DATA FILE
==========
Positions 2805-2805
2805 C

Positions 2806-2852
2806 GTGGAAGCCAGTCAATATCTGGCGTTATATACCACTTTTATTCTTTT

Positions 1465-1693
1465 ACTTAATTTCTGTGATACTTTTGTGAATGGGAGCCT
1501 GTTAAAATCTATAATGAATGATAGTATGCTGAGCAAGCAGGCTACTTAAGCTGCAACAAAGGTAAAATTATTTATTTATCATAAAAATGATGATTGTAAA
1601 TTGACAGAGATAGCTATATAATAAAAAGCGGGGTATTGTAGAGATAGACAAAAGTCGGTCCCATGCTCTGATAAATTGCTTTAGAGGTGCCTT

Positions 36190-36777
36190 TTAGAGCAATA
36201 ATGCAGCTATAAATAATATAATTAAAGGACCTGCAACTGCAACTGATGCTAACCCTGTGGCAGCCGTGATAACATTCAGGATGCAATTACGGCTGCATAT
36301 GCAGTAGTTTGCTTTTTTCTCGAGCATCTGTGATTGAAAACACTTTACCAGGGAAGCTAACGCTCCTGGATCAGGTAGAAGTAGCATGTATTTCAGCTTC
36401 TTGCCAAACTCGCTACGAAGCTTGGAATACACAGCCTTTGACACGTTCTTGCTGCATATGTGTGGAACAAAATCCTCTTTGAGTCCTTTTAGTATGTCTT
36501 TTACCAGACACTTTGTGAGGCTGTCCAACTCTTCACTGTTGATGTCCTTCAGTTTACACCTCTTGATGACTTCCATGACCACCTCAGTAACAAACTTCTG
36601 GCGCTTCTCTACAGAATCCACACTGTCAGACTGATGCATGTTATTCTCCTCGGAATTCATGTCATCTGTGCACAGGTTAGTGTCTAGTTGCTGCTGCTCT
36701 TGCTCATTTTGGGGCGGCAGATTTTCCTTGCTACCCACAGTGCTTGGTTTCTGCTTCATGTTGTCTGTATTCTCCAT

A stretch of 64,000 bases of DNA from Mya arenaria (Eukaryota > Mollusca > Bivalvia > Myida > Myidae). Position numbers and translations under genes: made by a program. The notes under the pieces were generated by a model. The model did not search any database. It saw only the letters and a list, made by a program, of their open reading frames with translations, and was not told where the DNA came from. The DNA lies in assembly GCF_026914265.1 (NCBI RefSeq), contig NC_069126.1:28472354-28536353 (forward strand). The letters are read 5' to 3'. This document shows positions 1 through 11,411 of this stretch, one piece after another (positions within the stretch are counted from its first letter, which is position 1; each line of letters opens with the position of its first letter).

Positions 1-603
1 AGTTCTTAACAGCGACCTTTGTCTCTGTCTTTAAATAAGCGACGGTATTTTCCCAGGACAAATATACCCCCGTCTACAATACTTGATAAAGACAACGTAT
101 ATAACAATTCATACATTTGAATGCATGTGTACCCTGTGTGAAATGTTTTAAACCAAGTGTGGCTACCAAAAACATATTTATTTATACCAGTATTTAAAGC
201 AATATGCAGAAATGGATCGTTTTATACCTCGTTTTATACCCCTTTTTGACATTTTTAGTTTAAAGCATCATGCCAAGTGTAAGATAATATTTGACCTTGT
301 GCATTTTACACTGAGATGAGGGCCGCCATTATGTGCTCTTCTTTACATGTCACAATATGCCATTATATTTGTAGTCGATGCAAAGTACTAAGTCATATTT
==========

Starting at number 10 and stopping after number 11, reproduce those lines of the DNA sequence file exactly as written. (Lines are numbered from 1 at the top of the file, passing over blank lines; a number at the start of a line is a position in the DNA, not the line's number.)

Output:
36190 TTAGAGCAATA
36201 ATGCAGCTATAAATAATATAATTAAAGGACCTGCAACTGCAACTGATGCTAACCCTGTGGCAGCCGTGATAACATTCAGGATGCAATTACGGCTGCATAT